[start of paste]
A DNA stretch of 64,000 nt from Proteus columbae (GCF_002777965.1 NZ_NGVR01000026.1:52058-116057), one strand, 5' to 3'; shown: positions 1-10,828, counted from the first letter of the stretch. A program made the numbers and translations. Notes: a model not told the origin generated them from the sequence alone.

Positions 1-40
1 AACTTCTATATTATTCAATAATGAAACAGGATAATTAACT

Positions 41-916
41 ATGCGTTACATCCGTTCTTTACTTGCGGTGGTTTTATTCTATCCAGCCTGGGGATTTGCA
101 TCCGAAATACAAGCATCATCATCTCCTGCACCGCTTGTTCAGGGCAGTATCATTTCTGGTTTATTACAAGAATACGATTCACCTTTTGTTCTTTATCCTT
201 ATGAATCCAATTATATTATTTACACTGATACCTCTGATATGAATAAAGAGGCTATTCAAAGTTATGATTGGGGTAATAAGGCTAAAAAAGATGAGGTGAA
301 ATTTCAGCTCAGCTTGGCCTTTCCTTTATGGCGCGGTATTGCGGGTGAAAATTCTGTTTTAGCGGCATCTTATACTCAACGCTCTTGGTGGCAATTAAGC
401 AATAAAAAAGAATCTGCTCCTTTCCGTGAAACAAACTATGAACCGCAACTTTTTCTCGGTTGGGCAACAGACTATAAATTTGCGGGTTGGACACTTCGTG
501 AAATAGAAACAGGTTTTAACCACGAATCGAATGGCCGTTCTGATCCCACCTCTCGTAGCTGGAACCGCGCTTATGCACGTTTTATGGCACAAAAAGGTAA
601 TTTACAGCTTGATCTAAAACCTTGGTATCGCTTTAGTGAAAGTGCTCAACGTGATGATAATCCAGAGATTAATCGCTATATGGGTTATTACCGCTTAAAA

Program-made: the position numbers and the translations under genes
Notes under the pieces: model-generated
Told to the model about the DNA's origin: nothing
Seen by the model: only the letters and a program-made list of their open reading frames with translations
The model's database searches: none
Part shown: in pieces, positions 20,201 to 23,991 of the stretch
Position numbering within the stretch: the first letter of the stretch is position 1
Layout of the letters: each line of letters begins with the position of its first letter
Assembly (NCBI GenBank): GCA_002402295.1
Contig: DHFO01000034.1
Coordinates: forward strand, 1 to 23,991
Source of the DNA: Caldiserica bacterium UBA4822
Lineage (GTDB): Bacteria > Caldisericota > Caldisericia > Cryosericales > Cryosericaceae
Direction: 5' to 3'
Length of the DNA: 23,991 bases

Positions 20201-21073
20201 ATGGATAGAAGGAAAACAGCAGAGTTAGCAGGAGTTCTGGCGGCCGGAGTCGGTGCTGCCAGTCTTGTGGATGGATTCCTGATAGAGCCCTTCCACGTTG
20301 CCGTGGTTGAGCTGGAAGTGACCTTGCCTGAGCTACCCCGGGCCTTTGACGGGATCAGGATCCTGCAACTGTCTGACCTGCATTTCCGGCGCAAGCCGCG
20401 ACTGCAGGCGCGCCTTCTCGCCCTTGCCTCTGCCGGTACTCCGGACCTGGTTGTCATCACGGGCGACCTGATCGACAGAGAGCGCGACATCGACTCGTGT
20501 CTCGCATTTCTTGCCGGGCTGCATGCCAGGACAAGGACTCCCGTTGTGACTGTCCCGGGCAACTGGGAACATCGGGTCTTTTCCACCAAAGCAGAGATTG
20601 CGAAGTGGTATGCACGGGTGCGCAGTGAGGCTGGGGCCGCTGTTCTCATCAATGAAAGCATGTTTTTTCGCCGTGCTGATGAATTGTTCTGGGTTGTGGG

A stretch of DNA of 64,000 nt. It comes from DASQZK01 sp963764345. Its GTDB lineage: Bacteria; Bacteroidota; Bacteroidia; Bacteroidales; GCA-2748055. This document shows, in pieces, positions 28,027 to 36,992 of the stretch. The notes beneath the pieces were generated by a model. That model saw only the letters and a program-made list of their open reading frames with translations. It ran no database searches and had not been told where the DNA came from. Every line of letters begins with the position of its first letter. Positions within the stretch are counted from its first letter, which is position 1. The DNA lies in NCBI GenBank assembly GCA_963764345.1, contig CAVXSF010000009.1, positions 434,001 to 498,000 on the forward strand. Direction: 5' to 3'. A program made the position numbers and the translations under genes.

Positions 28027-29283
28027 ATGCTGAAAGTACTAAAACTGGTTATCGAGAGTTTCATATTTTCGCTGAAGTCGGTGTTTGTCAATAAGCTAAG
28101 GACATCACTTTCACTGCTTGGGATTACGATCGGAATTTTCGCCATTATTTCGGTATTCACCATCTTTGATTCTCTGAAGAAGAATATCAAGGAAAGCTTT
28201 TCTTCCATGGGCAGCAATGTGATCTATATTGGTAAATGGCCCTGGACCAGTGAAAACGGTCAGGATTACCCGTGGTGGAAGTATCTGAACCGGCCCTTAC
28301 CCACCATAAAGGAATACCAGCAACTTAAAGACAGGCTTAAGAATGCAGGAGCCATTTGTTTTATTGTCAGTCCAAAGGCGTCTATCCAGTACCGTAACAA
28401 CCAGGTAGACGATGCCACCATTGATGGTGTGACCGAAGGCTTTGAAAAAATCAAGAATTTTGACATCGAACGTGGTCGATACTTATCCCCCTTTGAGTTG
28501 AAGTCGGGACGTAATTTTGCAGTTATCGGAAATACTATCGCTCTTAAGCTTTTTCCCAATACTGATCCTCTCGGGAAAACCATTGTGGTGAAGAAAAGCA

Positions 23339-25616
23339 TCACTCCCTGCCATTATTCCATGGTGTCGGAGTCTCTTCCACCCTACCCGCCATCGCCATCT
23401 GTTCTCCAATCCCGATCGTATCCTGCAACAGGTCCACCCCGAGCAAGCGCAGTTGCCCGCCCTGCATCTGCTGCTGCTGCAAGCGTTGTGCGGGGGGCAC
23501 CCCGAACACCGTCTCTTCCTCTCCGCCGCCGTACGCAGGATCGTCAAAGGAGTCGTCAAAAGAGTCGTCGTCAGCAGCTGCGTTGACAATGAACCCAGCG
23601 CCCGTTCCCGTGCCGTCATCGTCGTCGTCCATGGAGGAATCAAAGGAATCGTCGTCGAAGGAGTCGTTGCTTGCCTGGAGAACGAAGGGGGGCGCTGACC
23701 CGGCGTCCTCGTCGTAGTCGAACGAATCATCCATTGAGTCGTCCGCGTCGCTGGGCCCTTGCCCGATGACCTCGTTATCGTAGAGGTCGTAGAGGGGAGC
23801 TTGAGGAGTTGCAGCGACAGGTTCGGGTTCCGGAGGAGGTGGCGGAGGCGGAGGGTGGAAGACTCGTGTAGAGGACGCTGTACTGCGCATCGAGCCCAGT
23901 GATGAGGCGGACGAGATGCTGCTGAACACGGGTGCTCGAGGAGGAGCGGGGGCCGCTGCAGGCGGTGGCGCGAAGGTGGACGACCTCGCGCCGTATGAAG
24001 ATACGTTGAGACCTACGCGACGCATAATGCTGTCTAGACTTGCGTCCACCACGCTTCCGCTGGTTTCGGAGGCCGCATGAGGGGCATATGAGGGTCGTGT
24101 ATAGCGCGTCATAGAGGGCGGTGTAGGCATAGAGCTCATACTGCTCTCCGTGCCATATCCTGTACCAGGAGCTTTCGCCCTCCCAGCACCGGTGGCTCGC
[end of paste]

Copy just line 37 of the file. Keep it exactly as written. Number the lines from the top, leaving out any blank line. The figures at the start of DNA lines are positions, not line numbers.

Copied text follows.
28201 TCTTCCATGGGCAGCAATGTGATCTATATTGGTAAATGGCCCTGGACCAGTGAAAACGGTCAGGATTACCCGTGGTGGAAGTATCTGAACCGGCCCTTAC